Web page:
Here’s an amazing infographic — not only is it the ultimate guide to losing fat, it’s also a Cliff’s Notes version of Fat Loss Happens on Monday:
One of the most important things we can do to instantly and powerfully impact your results (outcome) is totally counterintuitive — to focus entirely on the process.
There's a balancing act that has to go on between process and outcome, and all of our media, most of our coaches, and everything we've ever been told is entirely outcome oriented — the balance is waaaaaaay off. And it doesn't work.
Basketball is a perfect metaphor:
If you're playing basketball, the score is sort of an *indicator* or how well you are playing.
But the score isn't the playing.
The playing is the dribbling and passing and shooting. And when that's all going well, usually you get the ball in the basket.
That's all the playing. The actual *on the court* making stuff happen.
The score usually reflects (at some level) how things are going on the court. But THE SCORE IS NOT THE ACTIONS ON THE COURT.
If you play the game looking at the scoreboard, you fail.
You need to be looking at the person you're going to pass to or the basket you're shooting for.
And that's the way it works in fat loss. The scale *usually/mostly* reflects how you're doing "on the court" with your planning and shopping and cooking and preparing.
But research is pretty clear that people get better results on the scale (scoreboard) by focusing on their planning/shopping/cooking logistical habits (on the court) than they do focusing on the scale.
And those are all processes.
A process goals could be :
• I'm going to go plan my food week on Sunday.
• I'm going to cook one more meal than I did last week
• I'm going to log my food for four days this week
• I'm going to bring healthy snacks to work on Wednesdays, when they always bring in cupcakes
• I'm going to work out 9 times this month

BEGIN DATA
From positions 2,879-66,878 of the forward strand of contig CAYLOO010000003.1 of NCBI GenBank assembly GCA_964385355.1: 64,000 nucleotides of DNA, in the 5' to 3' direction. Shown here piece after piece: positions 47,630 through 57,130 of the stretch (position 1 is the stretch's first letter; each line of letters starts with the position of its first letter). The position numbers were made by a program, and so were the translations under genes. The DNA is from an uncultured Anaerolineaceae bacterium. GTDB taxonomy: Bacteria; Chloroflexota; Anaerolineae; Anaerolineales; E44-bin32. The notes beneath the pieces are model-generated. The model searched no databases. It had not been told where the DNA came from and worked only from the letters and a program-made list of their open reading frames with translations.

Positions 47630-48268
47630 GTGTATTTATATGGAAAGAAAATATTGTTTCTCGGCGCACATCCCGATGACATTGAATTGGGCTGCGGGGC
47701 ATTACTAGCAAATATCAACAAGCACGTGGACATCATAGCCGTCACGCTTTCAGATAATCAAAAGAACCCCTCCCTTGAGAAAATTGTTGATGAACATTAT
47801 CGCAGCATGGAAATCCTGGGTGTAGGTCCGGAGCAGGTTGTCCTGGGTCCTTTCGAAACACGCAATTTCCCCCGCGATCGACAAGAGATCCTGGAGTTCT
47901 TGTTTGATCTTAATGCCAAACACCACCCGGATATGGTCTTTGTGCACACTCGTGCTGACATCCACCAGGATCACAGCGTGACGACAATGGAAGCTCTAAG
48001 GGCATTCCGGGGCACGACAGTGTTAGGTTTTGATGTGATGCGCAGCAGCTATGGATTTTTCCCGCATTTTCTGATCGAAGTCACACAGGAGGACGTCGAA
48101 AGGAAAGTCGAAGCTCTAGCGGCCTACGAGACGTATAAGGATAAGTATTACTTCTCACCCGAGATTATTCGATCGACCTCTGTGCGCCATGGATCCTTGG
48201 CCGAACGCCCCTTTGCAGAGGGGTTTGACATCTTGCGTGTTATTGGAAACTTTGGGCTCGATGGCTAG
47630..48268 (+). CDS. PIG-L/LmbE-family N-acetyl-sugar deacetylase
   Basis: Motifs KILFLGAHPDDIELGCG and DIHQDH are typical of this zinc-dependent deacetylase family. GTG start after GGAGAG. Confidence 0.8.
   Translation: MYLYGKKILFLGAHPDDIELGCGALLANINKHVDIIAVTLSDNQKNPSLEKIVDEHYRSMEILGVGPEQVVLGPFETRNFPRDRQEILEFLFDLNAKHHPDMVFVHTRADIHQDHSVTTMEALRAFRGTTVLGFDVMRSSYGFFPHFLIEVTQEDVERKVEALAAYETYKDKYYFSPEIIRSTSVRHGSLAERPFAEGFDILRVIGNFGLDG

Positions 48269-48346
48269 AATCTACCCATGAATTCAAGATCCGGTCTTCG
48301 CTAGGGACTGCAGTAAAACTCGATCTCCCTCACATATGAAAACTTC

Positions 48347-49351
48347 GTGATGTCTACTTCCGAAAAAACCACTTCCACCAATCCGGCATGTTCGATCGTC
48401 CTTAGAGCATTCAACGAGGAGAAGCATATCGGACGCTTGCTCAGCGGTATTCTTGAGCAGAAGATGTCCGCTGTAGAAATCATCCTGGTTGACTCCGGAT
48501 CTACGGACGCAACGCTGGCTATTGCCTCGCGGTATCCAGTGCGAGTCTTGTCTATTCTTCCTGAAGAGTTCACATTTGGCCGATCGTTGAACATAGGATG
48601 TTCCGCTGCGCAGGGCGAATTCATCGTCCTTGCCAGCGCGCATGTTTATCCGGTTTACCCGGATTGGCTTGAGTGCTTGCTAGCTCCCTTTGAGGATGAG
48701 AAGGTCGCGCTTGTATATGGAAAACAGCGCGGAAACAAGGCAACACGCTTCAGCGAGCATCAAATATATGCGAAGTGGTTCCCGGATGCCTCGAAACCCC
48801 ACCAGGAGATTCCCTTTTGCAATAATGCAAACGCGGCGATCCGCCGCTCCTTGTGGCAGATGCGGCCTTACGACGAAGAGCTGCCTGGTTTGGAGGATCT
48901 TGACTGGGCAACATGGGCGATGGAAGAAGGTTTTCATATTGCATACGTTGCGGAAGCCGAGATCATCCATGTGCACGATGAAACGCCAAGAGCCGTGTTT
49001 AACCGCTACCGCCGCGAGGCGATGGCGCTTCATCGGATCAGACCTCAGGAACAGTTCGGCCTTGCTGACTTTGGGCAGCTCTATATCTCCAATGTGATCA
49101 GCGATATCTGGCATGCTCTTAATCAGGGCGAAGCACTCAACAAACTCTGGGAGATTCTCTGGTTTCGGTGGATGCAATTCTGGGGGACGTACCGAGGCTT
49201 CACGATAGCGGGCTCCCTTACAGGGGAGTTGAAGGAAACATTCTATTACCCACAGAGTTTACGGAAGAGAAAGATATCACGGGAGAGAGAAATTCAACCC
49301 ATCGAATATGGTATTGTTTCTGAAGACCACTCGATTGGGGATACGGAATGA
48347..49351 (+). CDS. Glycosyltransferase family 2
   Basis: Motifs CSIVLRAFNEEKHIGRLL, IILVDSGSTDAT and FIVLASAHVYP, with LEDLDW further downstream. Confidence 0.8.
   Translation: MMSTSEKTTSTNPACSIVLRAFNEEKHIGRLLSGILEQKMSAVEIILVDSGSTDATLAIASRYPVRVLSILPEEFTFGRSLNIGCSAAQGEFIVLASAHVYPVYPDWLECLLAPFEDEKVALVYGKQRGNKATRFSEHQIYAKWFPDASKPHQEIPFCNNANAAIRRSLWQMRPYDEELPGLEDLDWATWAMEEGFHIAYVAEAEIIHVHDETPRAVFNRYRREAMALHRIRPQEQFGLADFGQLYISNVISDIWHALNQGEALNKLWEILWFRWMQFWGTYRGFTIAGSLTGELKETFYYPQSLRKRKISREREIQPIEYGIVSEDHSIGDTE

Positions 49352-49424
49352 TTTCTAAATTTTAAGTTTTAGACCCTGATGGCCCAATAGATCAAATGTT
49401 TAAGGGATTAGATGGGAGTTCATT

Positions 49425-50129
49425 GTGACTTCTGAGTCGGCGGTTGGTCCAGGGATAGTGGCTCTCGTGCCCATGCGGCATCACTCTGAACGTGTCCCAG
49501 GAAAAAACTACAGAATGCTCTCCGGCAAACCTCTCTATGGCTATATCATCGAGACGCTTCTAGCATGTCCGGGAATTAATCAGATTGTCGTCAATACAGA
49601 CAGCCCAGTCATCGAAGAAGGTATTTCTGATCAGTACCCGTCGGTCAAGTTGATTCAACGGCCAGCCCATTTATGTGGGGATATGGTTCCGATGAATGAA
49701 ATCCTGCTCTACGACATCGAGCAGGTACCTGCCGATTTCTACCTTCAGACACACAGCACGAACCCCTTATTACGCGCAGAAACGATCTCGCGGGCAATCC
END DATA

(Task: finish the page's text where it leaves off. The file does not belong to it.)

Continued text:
Stuff like that. Those are predominantly the kinds of goals you want to focus on. Winning at those kinds of goals drives the outcome.
You body composition goals always catch up with your habit (process) goals eventually
This post originally appeared in the BACKSTAGE facebook group (for which Tacocat is an unofficial spokesperson).
Join the discussion: https://www.facebook.com/groups/joshhillisbackstage/
Not surprisingly, the number one question I've gotten this week is this — can I combine Lift Weights Faster or Lift Weights Faster 2 workouts with Fat Loss Happens on Monday?
Or, said another way — it could be just as simple as "How Do I Combine my Strength Workouts and Conditioning Workouts?"
I'm so glad you asked.
So you'd do two strength workouts from Fat Loss Happens on Monday, and 1 metabolic workout from Lift Weights Faster.
This is actually how I was originally taught — put the strength workouts first, and then if you have a bonus day, add in a metabolic conditioning workout.
Could look like this:
Sunday: Food Planning/Prep/Cooking
2.) Two Strength + Two Conditioning
This is probably the most popular one, giving you an even mix of the structure and progress from the strength workouts, with the variety of the conditioning workouts.
Sunday: Food Planning/Prep/Cooking
3.) Two Strength Workouts + One Conditioning
I'm a big fan of "less is more", so this is probably the best option of the three for most people. Lets take a look at what it could look like:
Monday: Food Planning/Prep/Cooking
3.5) Three Strength + Conditioning
This is probably the easiest to implement. Drop the intervals from Fat Loss Happens on Monday, and switch in a 10 minute (no longer) conditioning workout.
Monday: Food Planning/Prep/Cooking
Tuesday: Strength + 10 min Conditioning
Thursday: Strength + 1o min Conditioning
Saturday: Strength + 10 min Conditioning
Which Option is Best?
Now stay with me — here's where it gets crazy: Which ever one you like the best.
Holy effin' what? You're allowed to "like" one best?!?!?!?
You've got these 3.5 options for combining them, and they'll all work really well. You've got enough choice here to pick something that will work for you, in your life, and what you like. But there's enough structure in these choices (they all "work") that you've got something you know is effective.
-by Josh Hillis
P.S. The sale ends today. And of course, the only reason I endorse Jen's stuff is because it's awesome. In fact that might have something to do with why we're friends.
P.P.S. If you like the intervals in Fat Loss Happens on Monday (I do) that's totally fine. Keep doing those! LFW2 conditioning workouts are just for people who want some variety.